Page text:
• Caffeinated drinks, such as coffee, sodas, and energy drinks
  • Processed foods, such as chips, premade frozen meals, deep-fried foods and processed meats
  • Sugar-free sweeteners, which are commonly included in sugarless candy, gum, mouthwash and diet drinks
  • Wheat-based products such as cereal, bread and crackers
  • Chocolate
  • Alcohol
  • Garlic and onions
  • Broccoli and cauliflower

People with traveler’s diarrhea are advised not to eat:

  • Unpeeled or unwashed fruits and vegetables
  • Raw leafy vegetables, such as lettuce, spinach and cabbage
  • Raw or rare meats
  • Uncooked or undercooked shellfish

If you have any questions about what foods to avoid while on Xifaxan, get medical advice from your healthcare professional or speak to a dietitian about setting up a diet plan that is right for you.

What are the best foods to eat with Xifaxan?

While there are no specific foods that you need to eat with Xifaxan, people with IBS and SIBO are recommended to follow a low FODMAP diet that includes:

  • Eggs and meat
  • Fish
  • Certain cheeses such as brie, cheddar and feta
  • Almond milk
  • Grains like rice, oats, cornmeal and quinoa
  • Vegetables like eggplant, tomatoes, potatoes, cucumbers and zucchini
  • Fruits such as oranges, grapes, bananas, blueberries, kiwi, strawberries, and pineapple
  • Firm and medium tofu
  • Pumpkin seeds, sunflower seeds and sesame seeds

In general, any foods that don’t contain carbohydrates (carbs) or are low in FODMAPS are suggested in this diet.

Who can take Xifaxan?

Do not take Xifaxan if you are allergic to rifaximin, any of the rifamycin antimicrobial agents, any of the components in Xifaxan, or medications such as rifabutin (Mycobutin), rifampin (Rifater, Rifadin, Rifamate), or rifapentine (Priftin).

Before you take Xifaxan, tell your doctor if you have severe liver disease, diarrhea with fever, or diarrhea that is watery or has blood in it.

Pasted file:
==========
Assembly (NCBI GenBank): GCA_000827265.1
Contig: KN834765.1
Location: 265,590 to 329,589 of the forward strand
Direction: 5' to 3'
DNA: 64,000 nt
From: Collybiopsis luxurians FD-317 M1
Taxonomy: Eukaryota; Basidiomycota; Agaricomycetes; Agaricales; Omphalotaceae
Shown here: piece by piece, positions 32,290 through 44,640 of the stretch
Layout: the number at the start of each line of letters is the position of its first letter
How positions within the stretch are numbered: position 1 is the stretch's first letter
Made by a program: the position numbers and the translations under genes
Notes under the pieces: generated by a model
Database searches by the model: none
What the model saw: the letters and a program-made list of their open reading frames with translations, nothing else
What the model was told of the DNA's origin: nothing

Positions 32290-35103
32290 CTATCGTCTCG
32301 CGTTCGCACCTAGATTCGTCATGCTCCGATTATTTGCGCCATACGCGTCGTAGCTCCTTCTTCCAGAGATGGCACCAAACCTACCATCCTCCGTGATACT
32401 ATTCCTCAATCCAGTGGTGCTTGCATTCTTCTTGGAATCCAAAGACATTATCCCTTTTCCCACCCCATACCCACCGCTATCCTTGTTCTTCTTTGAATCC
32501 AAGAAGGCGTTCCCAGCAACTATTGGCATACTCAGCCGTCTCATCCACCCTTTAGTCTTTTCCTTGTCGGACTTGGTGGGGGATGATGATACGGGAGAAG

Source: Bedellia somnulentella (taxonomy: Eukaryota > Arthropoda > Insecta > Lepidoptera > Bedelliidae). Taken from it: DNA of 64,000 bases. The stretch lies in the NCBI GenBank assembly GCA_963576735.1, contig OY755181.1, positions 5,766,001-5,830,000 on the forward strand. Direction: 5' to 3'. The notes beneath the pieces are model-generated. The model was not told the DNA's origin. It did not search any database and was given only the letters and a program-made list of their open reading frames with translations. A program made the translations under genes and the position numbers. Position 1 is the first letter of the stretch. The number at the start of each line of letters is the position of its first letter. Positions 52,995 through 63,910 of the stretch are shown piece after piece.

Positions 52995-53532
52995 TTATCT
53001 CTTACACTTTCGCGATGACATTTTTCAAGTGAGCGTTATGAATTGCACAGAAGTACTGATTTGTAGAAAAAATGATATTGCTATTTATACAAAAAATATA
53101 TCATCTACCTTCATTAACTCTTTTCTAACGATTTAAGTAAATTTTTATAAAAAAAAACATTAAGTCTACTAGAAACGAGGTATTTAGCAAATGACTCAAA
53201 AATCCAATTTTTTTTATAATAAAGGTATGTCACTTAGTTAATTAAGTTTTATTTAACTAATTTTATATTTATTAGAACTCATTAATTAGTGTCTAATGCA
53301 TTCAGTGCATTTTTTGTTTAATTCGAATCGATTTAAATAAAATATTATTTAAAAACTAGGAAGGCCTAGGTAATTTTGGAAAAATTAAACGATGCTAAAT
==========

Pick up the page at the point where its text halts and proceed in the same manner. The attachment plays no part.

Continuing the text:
If you are pregnant or planning on becoming pregnant, or breastfeeding, speak with your healthcare provider before taking Xifaxan as the medication may cause harm to a nursing infant or unborn baby.

Speak with your healthcare provider before taking this medication if you have a severe hepatic (liver) impairment, as this may cause increased effects of the medicine.

Can I take Xifaxan with other medications?

Tell your doctor if you are currently taking any medications called P-glycoprotein and/or OATPs inhibitors (such as cyclosporine) because taking these drugs with Xifaxan could lead to an increased amount of Xifaxan absorbed by your body.

Xifaxan can also affect warfarin activity when taken together. Tell your doctor if you are taking warfarin as well, because the prescribed dose of warfarin may need to be adjusted in order to maintain the correct blood-thinning effect.

Speak with your doctor about any possible drug interactions with Xifaxan and the other medications, over-the-counter products, supplements and herbal products you are taking.

The treatment with Xifaxan followed by probiotics has shown to reduce the urinary and gastrointestinal symptoms with good compliance.

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Sources (7)

  1. Xifaxan - official website

  2. Medlineplus - rifaximin

  3. National Library of Medicine - Symptom Severity Following Rifaximin and the Probiotic VSL#3 in Patients with Chronic Pelvic Pain Syndrome (Due to Inflammatory Prostatitis) Plus Irritable Bowel Syndrome

  4. Drugs.com - Xifaxan

  5. Healthline - 12 foods to avoid with IBS

  6. Hopkins Medicine - FODMAP diet - what you need to know

  7. Medlineplus - Traveler’s diarrhea diet

The content on this website is intended for information purposes only. It does not constitute medical advice. The information on this website should not be relied upon and is not a substitute for professional medical advice. You should always speak to your doctor regarding the risks and benefits of any treatment.